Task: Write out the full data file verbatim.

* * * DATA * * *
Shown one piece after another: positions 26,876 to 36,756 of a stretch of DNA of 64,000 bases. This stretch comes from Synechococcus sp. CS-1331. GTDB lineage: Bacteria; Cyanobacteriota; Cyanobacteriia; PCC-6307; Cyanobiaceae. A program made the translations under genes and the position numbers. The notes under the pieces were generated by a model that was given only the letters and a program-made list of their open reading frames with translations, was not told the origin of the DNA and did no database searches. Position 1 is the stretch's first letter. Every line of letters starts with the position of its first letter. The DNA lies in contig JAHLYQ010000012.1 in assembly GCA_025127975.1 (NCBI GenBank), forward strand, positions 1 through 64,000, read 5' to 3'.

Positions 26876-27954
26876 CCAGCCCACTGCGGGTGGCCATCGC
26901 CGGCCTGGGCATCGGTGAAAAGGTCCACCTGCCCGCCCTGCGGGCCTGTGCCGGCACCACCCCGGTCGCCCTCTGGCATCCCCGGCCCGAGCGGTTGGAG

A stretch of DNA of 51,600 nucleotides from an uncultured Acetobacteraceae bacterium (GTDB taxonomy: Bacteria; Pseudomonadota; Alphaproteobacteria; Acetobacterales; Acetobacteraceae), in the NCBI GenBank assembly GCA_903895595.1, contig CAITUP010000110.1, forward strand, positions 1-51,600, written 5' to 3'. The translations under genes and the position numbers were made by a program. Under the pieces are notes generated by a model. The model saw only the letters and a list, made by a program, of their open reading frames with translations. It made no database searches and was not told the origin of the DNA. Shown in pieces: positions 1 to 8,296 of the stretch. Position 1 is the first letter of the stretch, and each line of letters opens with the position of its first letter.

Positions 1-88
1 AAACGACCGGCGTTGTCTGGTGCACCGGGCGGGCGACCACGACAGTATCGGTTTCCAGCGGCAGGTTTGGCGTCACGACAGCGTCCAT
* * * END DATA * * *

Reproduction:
Shown one piece after another: positions 26,876 to 36,756 of a stretch of DNA of 64,000 bases. This stretch comes from Synechococcus sp. CS-1331. GTDB lineage: Bacteria; Cyanobacteriota; Cyanobacteriia; PCC-6307; Cyanobiaceae. A program made the translations under genes and the position numbers. The notes under the pieces were generated by a model that was given only the letters and a program-made list of their open reading frames with translations, was not told the origin of the DNA and did no database searches. Position 1 is the stretch's first letter. Every line of letters starts with the position of its first letter. The DNA lies in contig JAHLYQ010000012.1 in assembly GCA_025127975.1 (NCBI GenBank), forward strand, positions 1 through 64,000, read 5' to 3'.

Positions 26876-27954
26876 CCAGCCCACTGCGGGTGGCCATCGC
26901 CGGCCTGGGCATCGGTGAAAAGGTCCACCTGCCCGCCCTGCGGGCCTGTGCCGGCACCACCCCGGTCGCCCTCTGGCATCCCCGGCCCGAGCGGTTGGAG

A stretch of DNA of 51,600 nucleotides from an uncultured Acetobacteraceae bacterium (GTDB taxonomy: Bacteria; Pseudomonadota; Alphaproteobacteria; Acetobacterales; Acetobacteraceae), in the NCBI GenBank assembly GCA_903895595.1, contig CAITUP010000110.1, forward strand, positions 1-51,600, written 5' to 3'. The translations under genes and the position numbers were made by a program. Under the pieces are notes generated by a model. The model saw only the letters and a list, made by a program, of their open reading frames with translations. It made no database searches and was not told the origin of the DNA. Shown in pieces: positions 1 to 8,296 of the stretch. Position 1 is the first letter of the stretch, and each line of letters opens with the position of its first letter.

Positions 1-88
1 AAACGACCGGCGTTGTCTGGTGCACCGGGCGGGCGACCACGACAGTATCGGTTTCCAGCGGCAGGTTTGGCGTCACGACAGCGTCCAT